A suicide bomber rammed his vehicles not the U.S. Consulate in Pakistan, killing two non-Americans and himself.
American officials said two Americans and two Pakistani workers were among 19 who were injured, and they denied Pakistani government reports that the Americans had been killed in the attack on the consulate in the city of Peshawar, located in northwest Pakistan, near the border with Afghanistan.
The bomber’s 4 x 4 vehicle was packed with explosives, which police estimated weighed more than 200 pounds, and left a six-foot crater in the road.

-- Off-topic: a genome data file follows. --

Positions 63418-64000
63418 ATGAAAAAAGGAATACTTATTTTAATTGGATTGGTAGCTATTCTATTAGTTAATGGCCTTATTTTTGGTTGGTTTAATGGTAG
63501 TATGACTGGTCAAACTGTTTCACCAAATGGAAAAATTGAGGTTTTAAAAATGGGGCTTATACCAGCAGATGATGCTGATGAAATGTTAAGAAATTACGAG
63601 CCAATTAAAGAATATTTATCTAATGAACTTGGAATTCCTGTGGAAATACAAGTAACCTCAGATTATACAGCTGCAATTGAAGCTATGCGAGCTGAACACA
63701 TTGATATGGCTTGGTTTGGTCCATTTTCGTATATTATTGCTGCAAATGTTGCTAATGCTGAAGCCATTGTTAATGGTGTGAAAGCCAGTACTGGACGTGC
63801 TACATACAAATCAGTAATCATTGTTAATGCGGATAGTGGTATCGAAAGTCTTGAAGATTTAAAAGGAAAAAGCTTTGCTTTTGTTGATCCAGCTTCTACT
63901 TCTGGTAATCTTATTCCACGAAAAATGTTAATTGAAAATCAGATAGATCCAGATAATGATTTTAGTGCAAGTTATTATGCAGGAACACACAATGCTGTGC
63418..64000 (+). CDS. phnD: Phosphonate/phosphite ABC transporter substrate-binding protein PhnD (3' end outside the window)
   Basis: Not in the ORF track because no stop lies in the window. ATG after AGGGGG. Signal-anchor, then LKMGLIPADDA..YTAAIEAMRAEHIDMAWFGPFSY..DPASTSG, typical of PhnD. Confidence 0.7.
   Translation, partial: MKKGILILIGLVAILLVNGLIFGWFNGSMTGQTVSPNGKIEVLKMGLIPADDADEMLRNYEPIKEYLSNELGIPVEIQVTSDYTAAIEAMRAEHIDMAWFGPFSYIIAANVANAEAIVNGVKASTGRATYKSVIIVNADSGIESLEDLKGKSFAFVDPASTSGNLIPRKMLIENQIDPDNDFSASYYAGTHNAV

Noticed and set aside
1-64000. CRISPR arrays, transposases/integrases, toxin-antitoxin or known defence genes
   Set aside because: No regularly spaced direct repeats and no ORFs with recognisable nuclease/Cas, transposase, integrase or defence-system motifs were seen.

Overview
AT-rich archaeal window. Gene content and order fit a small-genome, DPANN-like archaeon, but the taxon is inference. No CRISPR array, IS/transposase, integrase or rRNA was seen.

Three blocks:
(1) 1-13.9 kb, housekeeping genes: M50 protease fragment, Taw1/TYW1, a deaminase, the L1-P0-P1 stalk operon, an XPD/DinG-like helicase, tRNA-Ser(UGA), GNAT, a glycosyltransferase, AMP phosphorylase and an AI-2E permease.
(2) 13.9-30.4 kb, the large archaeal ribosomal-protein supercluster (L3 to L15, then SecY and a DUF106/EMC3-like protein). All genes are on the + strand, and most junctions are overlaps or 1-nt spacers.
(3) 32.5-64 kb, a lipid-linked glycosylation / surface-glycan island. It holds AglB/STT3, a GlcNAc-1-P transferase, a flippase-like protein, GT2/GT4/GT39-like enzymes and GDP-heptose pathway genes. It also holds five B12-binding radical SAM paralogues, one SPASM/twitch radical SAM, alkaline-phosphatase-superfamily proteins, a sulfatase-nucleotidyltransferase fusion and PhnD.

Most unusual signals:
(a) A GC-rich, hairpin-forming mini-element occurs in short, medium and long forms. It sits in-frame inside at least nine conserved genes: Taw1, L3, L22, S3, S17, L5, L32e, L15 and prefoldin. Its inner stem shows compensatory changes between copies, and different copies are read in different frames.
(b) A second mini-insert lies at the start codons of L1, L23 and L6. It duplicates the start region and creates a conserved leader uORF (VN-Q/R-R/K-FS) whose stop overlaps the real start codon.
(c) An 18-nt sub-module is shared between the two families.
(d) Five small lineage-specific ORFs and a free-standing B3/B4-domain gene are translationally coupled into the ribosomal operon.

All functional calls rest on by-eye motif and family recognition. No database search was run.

Americans have been frequent targets for terrorists in the terror-infested region, and Monday’s attack was the third time in two years that terrorists, allied with Al Qaeda and Taliban, hit the consulate.
U.S. embassy official Richard Hoagland said, “In this dangerous world where terrorists can strike at any moment, we must all work together – Pakistanis and Americans alike – because we have a strong mutual interest in defeating terrorism.”
U.S. Secretary of State Hillary Clinton, who is in Indonesia as part of her tour in Asia, stated, “We pray for the safe recovery of both American and Pakistani victims and once again we deplore the cowardly act of suicide bombing and terrorism that has affected so many around the world.”
In a separate terrorist attack on NATO, armed men shot at three of its supply trucks headed for Afghanistan, wounding three drivers and setting two of the vehicles on fire.